$550 million in new capital has been a major win for Virgin Voyages.
“That is the runway we need to grow,” said Michelle Bentubo, chief operating officer, in an interview with Cruise Industry News, who added the company is growing and will continue to grow, not only concentrating on its core North America market but pushing into the UK, Australia and continental Europe.
The $550 million came via a funding round led by Ares Management, with additional money from both Virgin Group and Bain Capital.
In November, the Resilient Lady was heading to Sydney via Dubai and Singapore after her summer in Europe, and according to Bentubo, roughly 50 percent of guests were onboard for the full 45-day repositioning, and most of them were Australian.
She said Australia is a key market, and so important that Virgin is positioning one of its three vessels there seasonally.
Bentubo called 2023 a building year and said 2024 will be a pivoting year.
She credited the company’s crew as one of its key product differentiators.
“The truth is we all have dining, entertainment and go to ports. But for us, it’s the crew that strings together the experience. They do it in an authentic and genuine way that provides the right vibe aboard,” she said.
Launching three ships into service since 2021, the timeline has been nothing short of aggressive.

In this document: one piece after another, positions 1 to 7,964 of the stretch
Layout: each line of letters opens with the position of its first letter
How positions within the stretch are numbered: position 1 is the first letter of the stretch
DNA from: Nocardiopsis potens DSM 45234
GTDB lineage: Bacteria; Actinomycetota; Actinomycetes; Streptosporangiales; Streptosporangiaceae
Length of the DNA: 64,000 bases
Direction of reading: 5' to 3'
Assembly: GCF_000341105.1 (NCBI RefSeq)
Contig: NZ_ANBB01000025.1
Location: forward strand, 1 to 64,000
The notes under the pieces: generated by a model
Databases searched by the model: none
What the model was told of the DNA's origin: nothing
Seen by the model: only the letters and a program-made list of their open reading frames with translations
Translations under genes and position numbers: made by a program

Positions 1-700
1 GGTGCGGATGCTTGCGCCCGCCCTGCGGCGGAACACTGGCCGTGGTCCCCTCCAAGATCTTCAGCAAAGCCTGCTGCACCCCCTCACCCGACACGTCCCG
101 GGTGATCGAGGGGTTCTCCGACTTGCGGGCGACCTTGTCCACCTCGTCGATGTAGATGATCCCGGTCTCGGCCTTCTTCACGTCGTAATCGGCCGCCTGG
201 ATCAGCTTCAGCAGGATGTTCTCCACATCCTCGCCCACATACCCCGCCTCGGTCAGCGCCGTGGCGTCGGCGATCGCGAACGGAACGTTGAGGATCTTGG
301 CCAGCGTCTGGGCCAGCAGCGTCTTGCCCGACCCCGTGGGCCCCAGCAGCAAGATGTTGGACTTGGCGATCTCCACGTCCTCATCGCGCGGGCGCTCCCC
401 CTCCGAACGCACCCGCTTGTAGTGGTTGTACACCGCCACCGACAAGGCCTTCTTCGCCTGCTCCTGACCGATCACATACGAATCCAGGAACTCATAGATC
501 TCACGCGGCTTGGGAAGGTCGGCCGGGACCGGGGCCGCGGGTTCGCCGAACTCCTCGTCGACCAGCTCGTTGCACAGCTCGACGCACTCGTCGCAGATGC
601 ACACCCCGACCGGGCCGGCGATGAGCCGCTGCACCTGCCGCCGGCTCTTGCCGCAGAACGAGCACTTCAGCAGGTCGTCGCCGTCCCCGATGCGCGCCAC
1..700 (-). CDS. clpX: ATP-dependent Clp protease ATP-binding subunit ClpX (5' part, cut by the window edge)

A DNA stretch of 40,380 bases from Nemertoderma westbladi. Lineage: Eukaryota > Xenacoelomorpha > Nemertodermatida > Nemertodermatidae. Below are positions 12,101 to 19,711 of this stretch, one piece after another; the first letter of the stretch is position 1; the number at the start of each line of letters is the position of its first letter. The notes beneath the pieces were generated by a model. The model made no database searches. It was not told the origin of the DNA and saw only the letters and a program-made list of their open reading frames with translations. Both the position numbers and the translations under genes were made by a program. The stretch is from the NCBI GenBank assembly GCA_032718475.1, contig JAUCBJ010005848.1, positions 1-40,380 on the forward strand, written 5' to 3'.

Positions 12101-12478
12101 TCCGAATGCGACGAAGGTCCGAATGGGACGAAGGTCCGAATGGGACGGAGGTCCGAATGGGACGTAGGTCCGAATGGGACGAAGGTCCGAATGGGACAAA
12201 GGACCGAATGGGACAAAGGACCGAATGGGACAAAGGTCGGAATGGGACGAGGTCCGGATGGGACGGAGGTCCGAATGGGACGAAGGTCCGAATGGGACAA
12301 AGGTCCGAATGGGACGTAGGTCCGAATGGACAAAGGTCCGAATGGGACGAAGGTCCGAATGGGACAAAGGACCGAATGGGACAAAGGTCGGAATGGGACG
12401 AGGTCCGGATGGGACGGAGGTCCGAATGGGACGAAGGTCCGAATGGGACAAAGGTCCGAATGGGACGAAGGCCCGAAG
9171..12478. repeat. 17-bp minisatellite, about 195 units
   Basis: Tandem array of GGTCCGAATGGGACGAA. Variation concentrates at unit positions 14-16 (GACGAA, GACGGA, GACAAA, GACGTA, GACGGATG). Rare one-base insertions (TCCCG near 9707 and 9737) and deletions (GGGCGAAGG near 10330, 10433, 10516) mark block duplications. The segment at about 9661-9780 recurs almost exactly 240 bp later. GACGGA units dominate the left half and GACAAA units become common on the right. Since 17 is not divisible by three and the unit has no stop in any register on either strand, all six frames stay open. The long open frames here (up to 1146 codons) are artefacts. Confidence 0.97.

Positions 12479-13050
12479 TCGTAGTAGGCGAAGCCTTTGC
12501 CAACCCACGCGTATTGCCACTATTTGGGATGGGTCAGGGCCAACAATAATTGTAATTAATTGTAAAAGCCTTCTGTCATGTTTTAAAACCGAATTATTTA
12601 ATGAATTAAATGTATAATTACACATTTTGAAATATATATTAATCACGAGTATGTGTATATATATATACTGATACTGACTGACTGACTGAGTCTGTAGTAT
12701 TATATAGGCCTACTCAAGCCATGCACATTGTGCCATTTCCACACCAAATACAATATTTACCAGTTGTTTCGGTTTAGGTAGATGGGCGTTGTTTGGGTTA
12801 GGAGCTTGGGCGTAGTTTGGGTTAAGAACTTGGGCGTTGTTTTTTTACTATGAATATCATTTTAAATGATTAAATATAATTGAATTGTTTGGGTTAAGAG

“Right now we are going back and optimizing some of our operations,” Bentubo said. “We’re not afraid of putting something new out there and seeing if it works and tweaking it.
“As our occupancy has grown, we have had to refine operations to make sure we are not compromising on service delivery,” she said.
The company’s ticket pricing is straightforward, including most food options, Wi-Fi and gratuities. Sailors pay extra for alcohol, enhanced Wi-Fi and some premium meal options.
The best performing itineraries are the company’s core Caribbean products, the Dominican Daze and Fire and Sunset Soirees.
Three Ships and More
2024 will see Virgin realize full-year capacity from three ships, while the Brilliant Lady, which was set to debut in late 2023, is currently delayed. The company cited supply chain and staffing challenges in a prepared statement.
“We won’t deliver her before she is ready. We’re not going to compromise on what she will be from a service delivery standpoint,” explained Bentubo.
2024 will come down to continuing to grow and penetrating new markets.
“One of the big focuses is repeaters, and whether we are creating the experience that sailors want to come back to,” said Bentubo.
Starting operations in 2021, Virgin had no past guests and no database.
“We are at a 20 percent repeater rate right now,” she said.